McConnell to run pro-vaccine ads in Kentucky to combat ‘bad advice’

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Senate Republican leader Mitch McConnell, a proponent of the coronavirus vaccine, said he will work to counter misinformation about the shots by mounting an ad blitz in his home state of Kentucky.  

​”There is bad advice out there, you know. Apparently you see that all over the place: people practicing medicine without a license, giving bad advice. And that bad advice should be ignored,” McConnell told Reuters in an interview published Wednesday.

Centers for Disease Control and Prevention Director Rochelle Walensky on Tuesday issued new guidelines that call for even fully vaccinated people to wear masks indoors in areas where coronavirus cases are on the rise because of the highly infectious Delta variant. ​

“Not enough people are vaccinated,” said McConnell, who survived polio as a child. “So we’re trying to get them to reconsider and get back on the path to get us to some level of herd immunity.”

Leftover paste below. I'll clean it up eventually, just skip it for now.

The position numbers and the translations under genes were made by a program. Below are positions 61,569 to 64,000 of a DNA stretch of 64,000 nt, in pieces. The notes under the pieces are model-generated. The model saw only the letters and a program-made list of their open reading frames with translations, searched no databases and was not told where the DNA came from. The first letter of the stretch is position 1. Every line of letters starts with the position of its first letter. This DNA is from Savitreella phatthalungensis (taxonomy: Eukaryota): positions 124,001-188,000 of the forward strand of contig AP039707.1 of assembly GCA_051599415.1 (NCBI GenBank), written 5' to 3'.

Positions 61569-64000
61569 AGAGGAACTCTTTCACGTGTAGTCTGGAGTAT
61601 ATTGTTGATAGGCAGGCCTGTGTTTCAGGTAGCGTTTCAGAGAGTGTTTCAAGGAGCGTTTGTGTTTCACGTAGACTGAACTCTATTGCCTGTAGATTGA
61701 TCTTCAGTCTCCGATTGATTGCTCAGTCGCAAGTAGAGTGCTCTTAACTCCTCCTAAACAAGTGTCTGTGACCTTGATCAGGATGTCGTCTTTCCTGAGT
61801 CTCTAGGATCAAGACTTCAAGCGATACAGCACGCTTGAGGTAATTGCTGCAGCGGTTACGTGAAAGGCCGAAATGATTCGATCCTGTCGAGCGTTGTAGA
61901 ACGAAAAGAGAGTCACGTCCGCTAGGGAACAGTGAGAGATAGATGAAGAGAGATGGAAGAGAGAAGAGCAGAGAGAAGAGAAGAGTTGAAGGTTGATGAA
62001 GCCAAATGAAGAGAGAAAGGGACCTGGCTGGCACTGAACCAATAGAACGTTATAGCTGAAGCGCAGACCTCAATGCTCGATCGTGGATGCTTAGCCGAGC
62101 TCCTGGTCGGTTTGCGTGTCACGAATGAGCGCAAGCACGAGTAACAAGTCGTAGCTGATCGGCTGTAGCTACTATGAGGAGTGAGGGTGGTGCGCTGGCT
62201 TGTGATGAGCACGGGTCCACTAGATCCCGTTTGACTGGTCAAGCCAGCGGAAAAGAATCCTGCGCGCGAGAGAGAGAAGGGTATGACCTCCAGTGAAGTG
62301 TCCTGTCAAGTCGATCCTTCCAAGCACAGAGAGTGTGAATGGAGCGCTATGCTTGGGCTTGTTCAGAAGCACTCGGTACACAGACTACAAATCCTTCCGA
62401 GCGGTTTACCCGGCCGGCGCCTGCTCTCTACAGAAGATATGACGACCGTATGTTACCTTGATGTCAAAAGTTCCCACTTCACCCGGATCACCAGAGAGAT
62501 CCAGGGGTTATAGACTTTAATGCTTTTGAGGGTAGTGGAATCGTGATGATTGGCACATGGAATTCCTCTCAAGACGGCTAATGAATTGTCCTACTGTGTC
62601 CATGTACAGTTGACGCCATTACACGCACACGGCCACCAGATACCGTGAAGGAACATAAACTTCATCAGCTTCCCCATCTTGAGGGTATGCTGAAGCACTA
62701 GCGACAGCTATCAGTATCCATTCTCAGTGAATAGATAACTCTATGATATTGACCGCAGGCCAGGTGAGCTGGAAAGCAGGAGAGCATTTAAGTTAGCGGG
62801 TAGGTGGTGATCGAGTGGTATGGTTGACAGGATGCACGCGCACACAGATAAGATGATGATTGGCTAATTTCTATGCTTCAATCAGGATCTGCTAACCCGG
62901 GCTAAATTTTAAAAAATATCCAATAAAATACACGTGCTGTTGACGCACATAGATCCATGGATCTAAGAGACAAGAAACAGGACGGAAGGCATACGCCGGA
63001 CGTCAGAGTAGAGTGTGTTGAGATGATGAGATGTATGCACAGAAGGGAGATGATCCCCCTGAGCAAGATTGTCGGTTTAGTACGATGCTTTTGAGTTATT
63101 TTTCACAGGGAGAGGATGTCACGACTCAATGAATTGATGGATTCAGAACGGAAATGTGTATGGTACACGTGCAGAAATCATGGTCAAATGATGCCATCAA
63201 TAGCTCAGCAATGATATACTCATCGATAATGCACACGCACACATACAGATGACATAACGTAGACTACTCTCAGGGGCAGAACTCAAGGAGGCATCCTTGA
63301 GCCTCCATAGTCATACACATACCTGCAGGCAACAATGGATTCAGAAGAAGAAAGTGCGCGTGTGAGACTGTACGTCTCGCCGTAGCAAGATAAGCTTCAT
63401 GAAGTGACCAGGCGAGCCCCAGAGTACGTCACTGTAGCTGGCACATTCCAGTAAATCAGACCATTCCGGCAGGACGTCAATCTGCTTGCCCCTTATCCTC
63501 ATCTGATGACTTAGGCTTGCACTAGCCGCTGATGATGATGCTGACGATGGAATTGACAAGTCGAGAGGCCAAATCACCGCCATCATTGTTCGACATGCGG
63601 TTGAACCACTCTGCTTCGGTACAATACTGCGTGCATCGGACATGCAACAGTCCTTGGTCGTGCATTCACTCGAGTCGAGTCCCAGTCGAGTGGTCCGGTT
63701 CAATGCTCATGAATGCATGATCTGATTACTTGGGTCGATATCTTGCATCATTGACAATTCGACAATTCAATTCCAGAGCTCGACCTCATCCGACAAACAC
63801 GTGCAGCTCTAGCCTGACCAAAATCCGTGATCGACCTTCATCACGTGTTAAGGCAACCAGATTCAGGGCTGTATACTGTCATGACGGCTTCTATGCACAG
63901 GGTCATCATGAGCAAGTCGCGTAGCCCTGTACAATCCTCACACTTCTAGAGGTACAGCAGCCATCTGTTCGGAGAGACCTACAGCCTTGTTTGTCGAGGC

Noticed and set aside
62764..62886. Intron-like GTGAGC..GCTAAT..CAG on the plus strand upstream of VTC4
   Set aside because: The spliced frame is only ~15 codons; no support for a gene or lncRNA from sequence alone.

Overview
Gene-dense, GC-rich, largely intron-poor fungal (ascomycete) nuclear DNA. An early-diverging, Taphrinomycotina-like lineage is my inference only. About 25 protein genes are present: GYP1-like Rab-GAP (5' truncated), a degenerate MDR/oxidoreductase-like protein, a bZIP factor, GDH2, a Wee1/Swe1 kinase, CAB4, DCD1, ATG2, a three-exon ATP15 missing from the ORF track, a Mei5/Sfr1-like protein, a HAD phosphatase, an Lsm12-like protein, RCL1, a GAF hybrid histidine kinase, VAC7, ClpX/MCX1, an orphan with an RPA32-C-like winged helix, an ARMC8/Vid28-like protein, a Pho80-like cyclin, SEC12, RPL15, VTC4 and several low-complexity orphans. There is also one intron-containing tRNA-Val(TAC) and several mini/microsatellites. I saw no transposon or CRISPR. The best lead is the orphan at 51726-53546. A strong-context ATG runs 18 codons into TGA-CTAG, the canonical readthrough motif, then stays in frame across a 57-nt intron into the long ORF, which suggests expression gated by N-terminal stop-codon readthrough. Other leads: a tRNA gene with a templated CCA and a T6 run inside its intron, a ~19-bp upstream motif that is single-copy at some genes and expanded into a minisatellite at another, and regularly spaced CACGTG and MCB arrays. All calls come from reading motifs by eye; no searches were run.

The 79-year-old McConnell, who has publicly promoted vaccines ever since, said in the interview that he plans to run 60-second ads on more than 100 radio stations in Kentucky to promote the vaccine.

He’ll pay for the ad campaign with funds from his re-election campaign. 

Many health experts and politicians have blamed the unvaccinated for allowing the coronavirus to spark another surge of cases.

Last week, Alabama Gov. Kay Ivey blasted people refusing to get a shot for the increase of coronavirus in her state. “It’s time to start blaming the unvaccinated folks, not the regular folks. It’s the unvaccinated folks that are letting us down,” said Ivey, a Republican.

“Almost 100 percent of the new hospitalizations are with unvaccinated folks. And the deaths are certainly occurring with the unvaccinated folks,” she told reporters. “These folks are choosing a horrible lifestyle of self-inflicted pain.”

“I was encouraged by what the governor of Alabama said,” McConnell ​said.​

According to the CDC, 57 percent of Americans over 12 have been fully vaccinated.​​

In Kentucky, 51 percent are vaccinated. ​

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